SOC 350 Special Topics: Welfare Moms & Needy Poor (offered Fall, 2021: TR 11-12:15 remote, and online)
This course focuses on social welfare policy in the United States. It traces the development of and social attitudes toward major U.S. social welfare programs for the poor, the elderly, families, and other vulnerable and marginalized groups. We will examine both theoretical and practical issues, including the values and beliefs that have influenced public policy. We will examine a range of social welfare policies in the US that address specific social problems, and examine both the strengths and weaknesses of the programs in light of addressing structural inequalities including those related to race, ethnicity, gender, and SES. (For more information, contact Dr. Debbie Potter.)
SOC 442/WGST 442 Sociology of Disabilities (offered Fall, 2021: online)
This course examines the ways in which disability is socially defined, experienced, and addressed by policy. Incorporating theories from sociology, disability studies, and women's studies, this course adopts an intersectional perspective and explores disability through the lens of gender, race/ethnicity, sexual orientation, and more. Topics will include: concepts of disability (including stereotypes); the history of disability in contemporary US culture; the medical vs. social model of disability; chronic illness and disability; media and disability; disability politics; the disability rights movement(s); and socio-legal institutional and policy responses to disability. (For more information, contact Dr. Debbie Potter.)
SOC 450 Special Topics: Immigrants and Identity (offered Fall, 2021: online)
America is a nation of immigrants; colonists, indentured servants, slaves, undocumented workers, those fleeing their home countries, and other arrivals have entered the U.S. for centuries. U.S. history involving intersecting forms of oppression has affected public notions of immigrant identities and citizenship. This course explores the complex links between racial, ethnic, and citizenship statuses and identity formation and negotiation. We will begin with broader questions of membership, belonging, and citizenship and then discuss sociological work on the creation and negotiation of racial, ethnic, and citizenship boundaries, as well as the influence of U.S. policies, institutional practices, and public discourse in these processes. Students will engage with social and historical factors affecting immigrant identities today and the diverse responses of immigrants and organizations through their own claims-making and identity negotiations. (For more information, contact Dr. Melanie Gast.)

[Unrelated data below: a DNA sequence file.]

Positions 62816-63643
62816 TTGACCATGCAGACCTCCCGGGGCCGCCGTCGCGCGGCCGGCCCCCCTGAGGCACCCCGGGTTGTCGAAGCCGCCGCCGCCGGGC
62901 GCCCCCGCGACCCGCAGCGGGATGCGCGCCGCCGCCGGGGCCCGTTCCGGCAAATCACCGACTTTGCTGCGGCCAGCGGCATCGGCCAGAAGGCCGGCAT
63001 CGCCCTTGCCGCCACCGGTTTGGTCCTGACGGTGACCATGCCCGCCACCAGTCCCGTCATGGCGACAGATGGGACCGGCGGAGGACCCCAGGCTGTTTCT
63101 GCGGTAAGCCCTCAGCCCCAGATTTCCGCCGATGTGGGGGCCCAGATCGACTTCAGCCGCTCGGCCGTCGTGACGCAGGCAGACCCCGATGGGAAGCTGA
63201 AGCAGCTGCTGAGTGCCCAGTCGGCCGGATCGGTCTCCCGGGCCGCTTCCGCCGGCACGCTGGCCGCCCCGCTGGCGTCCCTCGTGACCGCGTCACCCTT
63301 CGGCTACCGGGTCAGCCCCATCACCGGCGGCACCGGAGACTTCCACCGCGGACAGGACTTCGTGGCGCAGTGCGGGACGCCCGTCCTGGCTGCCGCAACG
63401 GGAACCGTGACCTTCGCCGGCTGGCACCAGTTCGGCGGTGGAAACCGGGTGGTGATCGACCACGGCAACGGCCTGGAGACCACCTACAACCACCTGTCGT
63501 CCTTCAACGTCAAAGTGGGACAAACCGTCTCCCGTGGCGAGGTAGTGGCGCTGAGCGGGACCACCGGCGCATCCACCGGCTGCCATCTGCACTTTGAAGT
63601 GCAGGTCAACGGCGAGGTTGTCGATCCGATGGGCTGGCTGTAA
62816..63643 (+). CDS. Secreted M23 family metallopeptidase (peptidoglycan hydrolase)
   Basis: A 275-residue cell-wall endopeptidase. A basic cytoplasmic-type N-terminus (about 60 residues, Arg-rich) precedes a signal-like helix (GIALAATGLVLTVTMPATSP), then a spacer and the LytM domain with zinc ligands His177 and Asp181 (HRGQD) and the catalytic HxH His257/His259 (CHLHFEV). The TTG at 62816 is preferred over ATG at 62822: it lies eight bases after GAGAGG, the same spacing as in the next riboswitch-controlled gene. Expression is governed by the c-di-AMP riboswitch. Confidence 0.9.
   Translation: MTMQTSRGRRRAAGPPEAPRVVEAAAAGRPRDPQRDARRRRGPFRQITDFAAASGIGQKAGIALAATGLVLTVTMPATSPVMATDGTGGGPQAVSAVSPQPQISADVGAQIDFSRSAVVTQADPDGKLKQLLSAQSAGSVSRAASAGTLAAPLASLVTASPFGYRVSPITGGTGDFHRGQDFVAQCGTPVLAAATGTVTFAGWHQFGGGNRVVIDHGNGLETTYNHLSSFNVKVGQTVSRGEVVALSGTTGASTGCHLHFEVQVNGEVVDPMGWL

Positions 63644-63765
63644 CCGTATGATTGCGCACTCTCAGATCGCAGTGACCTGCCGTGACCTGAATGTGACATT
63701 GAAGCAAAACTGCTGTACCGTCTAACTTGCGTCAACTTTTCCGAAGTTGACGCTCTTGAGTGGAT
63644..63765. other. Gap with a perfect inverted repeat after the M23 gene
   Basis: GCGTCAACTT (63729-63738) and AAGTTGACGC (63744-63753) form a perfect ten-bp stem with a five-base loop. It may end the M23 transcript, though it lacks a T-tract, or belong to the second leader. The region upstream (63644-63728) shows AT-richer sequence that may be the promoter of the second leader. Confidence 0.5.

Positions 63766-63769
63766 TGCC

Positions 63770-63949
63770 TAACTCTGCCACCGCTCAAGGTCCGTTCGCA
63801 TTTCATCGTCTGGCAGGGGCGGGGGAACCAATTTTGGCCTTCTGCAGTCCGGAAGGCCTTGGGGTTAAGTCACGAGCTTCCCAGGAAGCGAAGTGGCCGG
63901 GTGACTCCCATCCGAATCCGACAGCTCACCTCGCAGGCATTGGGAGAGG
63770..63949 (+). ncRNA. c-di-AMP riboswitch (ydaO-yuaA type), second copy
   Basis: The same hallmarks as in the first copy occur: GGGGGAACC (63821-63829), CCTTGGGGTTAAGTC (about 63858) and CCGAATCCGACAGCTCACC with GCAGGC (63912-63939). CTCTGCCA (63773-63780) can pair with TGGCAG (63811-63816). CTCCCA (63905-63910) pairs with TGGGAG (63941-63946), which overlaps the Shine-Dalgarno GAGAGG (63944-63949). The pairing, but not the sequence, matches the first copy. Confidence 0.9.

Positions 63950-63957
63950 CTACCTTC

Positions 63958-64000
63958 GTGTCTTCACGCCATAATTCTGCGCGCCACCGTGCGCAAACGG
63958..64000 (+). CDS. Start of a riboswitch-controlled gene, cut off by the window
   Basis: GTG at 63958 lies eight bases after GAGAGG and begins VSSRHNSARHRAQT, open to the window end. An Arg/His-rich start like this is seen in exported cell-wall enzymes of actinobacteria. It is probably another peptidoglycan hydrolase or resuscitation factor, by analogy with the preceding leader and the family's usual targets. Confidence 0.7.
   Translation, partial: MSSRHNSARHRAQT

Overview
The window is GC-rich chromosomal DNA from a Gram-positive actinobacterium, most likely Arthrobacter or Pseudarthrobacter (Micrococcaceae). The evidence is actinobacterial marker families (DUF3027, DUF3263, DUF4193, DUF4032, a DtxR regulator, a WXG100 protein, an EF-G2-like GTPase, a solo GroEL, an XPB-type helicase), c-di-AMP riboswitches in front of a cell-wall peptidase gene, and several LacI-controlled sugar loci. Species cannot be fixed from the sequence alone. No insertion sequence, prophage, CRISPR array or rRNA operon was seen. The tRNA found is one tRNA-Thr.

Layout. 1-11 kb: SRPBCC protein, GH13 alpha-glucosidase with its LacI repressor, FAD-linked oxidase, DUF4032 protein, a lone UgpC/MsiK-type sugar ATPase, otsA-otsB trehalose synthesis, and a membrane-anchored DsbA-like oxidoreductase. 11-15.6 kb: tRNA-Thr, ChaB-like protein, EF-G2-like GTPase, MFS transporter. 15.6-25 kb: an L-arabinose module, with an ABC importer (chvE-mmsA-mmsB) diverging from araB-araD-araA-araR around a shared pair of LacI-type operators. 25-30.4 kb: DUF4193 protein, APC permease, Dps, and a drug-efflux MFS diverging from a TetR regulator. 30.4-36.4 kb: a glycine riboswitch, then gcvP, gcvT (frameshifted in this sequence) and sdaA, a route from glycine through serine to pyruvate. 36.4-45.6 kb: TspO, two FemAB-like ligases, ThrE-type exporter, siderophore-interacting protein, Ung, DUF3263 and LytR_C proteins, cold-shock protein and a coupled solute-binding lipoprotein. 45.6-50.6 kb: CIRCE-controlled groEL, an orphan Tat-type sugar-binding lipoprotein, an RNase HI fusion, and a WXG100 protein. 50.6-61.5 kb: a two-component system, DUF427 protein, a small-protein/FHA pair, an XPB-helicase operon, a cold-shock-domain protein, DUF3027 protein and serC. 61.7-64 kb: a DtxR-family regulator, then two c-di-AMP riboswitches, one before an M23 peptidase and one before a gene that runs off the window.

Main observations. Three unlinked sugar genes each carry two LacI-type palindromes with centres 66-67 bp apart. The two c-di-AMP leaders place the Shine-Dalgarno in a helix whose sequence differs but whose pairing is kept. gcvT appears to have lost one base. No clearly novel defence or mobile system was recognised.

SOC 450 Special Topics: Sociology of Food (offered Fall, 2021: online)
Food plays a critical role in our lives, affecting us not just physiologically, but also socially, and what we eat and the way we eat it offers insight into who we are (e.g., our social identities as members of social classes, ethnic groups, gender groups, religions, etc.). The sociology of food examines food as part of our social life and how food consumption and interests in particular foods shape – and are shaped by – social institutions and organizations, e.g., our families, the media, religion, education, etc. Food can also play con play controversial and even confusing roles in our lives, and we will explore this and other topics related to the social significance of food and how food is socially constructed. (For more information, contact Dr. Jonetta Weber.)
SOC 456 Gender and Work (offered Fall, 2021: online)
This course explores paid and unpaid work and gender from a sociological perspective. It begins with theoretical frameworks: gender as a social structure that operates on the individual, interactional and institutional levels; and an intersectionality perspective, which explores the intersections of gender with race/ethnicity, social class, sexuality, and nationality. It then focuses on U.S. women and men, but will briefly explore social policies in different nations. Throughout the course, the class will approach the study of work from sociological and feminist perspectives – noting how social structures shape individuals’ experiences of paid and unpaid work – but also stress human agency, the dynamic nature of work, and social change. (For more information, contact Dr. Karen Christopher.)